Named after a type of Japanese puppet theater, BUNRAKU is shot like a stage show (with definite dance and musical influences), but remains as hyperstylized as an anime. If you remember the intriguing trailer that mystified the Internet earlier this year, the finished product is pretty similar to the promise of the preview. The film feels like a Tarantino-style mashup from the mind of director Guy Moshe. Set in a dystopian future in a world seemingly made of origami and paper, BUNRAKU is equal parts western, film noir, and samurai tale with Shakespearean story influences and "West Side Story fluidity," by way of comic books and video games. (Don't worry; it's less confusing when you see it come together on screen.)
In fact, my initial trepidation of the clash of styles was soon forgotten after the first few minutes. There's genuine love of each genre (and plenty of hard work) on display in each frame. Plus, it's hard to go wrong with something of a live action cartoon full of fighting, whiskey and poker. The action isn't particularly mind-blowing, at least if you're a well-versed fan of martial arts movies, but the fight scenes are definitely unique and again highly stylized. There's a bouncy brawl that takes place on a circus trapeze net that strives for originality, as well as a video game-style fight sequence that's all done in one take and might be my favorite thing in the movie.
You gotta give it to Josh Hartnett; the man could easily have made a career off his initial "pretty boy" image with countless romantic comedies. Instead he seems to choose his roles carefully and championing interesting films like this. As the elusive Drifter, Hatnett is believably badass; quiet, calculating and knows how to throw a punch or two. The rest of the cast also seems to embrace the film's format, giving it their all even when it may be a bit silly. There's a dreadlocked Ron Perlman chewing scenery as the Russian mob boss villain, Woody Harrelson playing a similar sarcastic mentor character he did in ZOMBIELAND, and his former INDECENT PROPOSAL co-star Demi Moore as a grumpy hooker who doesn't get much to do. The biggest surprise was the newcomer (at least to me) with the awesome name, Gackt, who plays the samurai character classically and convincingly.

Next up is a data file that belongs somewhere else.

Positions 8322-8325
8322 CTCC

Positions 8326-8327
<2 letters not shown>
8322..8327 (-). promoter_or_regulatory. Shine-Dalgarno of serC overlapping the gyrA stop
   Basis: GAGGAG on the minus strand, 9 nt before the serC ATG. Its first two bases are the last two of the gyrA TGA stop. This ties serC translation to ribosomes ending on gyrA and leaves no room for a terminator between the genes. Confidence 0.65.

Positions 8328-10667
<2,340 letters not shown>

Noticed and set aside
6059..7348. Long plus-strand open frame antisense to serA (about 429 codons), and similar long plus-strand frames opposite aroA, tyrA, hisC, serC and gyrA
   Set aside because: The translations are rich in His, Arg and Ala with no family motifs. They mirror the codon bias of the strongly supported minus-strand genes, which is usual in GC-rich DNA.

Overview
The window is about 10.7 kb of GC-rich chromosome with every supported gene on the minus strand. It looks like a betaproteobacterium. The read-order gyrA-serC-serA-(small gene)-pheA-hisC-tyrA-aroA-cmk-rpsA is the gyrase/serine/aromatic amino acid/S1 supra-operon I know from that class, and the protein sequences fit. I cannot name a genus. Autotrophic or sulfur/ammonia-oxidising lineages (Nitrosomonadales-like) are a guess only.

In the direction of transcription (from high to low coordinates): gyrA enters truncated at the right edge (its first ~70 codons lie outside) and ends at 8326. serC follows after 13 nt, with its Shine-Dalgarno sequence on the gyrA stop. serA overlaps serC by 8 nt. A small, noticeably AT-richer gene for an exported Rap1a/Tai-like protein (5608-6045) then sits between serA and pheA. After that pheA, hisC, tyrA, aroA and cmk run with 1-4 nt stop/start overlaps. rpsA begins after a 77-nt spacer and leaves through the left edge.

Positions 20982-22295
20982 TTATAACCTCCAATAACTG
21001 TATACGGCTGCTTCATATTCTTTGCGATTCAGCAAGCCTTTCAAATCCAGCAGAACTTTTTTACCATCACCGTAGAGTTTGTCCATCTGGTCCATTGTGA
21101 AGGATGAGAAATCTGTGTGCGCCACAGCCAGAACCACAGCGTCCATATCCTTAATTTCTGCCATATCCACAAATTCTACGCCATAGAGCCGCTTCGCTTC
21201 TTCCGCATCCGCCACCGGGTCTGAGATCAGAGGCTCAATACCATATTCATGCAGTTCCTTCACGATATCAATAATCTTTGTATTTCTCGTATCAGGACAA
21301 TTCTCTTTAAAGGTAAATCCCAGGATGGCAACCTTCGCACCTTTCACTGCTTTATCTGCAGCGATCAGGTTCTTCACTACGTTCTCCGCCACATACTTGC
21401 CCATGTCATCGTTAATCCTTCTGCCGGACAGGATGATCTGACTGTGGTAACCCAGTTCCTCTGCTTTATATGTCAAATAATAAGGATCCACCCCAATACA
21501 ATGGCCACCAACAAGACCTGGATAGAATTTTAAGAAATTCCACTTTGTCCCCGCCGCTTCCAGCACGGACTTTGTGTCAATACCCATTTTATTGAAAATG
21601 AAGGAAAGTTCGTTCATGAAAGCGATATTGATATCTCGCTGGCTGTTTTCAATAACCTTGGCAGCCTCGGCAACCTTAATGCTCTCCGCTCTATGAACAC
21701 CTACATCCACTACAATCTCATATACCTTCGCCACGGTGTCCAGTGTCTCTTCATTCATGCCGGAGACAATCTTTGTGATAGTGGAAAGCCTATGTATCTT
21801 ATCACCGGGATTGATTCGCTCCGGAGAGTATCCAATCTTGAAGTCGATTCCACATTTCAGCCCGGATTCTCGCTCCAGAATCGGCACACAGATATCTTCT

BUNRAKU is nice to look at and enjoyable to watch, but it's also about as deep as the papier-mâché world in which it takes place. Everything is in the name of style over substance, something I think director Moshe proudly and actively strove for, but gets a little tiresome after a while. Two hours is way too long for something like this. The novelty can carry you so far, but BUNRAKU doesn’t have a strong enough script to justify the length. Paying homage to the "man with no name" genre is fine, but aside from the visuals, Moshe doesn't bring anything new to a predictable story.
Trailers and Previews.
Extra Tidbit: The movie also gets major bonus points for being narrated by epic vocalist Mike Patton (Faith No More, Mr. Bungle).